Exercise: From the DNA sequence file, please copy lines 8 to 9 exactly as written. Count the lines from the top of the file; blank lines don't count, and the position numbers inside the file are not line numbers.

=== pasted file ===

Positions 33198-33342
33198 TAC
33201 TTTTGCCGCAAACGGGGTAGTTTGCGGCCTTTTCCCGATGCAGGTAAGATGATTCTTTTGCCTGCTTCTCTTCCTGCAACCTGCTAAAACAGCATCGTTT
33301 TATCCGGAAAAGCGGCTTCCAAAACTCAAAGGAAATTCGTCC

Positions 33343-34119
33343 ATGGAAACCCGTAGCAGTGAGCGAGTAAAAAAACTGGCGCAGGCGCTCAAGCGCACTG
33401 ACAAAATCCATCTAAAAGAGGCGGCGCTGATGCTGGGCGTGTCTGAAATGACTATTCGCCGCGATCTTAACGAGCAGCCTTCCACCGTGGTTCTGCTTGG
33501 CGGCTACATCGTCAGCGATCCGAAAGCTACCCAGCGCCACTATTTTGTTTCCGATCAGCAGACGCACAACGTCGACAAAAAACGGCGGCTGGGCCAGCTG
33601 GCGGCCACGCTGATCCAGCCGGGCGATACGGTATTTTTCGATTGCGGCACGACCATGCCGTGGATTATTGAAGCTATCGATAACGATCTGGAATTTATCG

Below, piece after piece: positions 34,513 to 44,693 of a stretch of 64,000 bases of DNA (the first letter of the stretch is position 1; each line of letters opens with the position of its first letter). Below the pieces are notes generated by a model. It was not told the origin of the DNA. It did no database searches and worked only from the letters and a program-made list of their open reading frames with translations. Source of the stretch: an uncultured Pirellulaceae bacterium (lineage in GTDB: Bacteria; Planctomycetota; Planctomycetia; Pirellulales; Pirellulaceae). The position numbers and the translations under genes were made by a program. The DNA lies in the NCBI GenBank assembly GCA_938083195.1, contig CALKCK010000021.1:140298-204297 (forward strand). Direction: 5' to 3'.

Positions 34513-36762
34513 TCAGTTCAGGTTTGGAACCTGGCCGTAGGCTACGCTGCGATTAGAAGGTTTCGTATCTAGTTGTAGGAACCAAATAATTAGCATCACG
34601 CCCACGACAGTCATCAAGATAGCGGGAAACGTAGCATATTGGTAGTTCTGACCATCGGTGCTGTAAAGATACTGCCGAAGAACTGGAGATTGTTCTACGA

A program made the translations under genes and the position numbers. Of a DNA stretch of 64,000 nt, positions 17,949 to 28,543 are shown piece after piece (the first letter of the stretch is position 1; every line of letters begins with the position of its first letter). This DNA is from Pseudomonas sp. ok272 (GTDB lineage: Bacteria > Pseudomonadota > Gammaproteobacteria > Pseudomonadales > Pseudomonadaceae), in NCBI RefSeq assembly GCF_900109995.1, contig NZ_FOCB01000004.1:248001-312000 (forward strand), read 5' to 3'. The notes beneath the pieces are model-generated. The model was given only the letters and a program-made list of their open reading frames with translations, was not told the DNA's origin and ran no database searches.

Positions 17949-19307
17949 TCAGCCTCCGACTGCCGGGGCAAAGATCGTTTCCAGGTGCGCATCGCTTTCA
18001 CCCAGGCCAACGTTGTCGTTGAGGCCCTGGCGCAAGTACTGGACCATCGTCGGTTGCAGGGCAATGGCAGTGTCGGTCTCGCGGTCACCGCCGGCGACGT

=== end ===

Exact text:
33501 CGGCTACATCGTCAGCGATCCGAAAGCTACCCAGCGCCACTATTTTGTTTCCGATCAGCAGACGCACAACGTCGACAAAAAACGGCGGCTGGGCCAGCTG
33601 GCGGCCACGCTGATCCAGCCGGGCGATACGGTATTTTTCGATTGCGGCACGACCATGCCGTGGATTATTGAAGCTATCGATAACGATCTGGAATTTATCG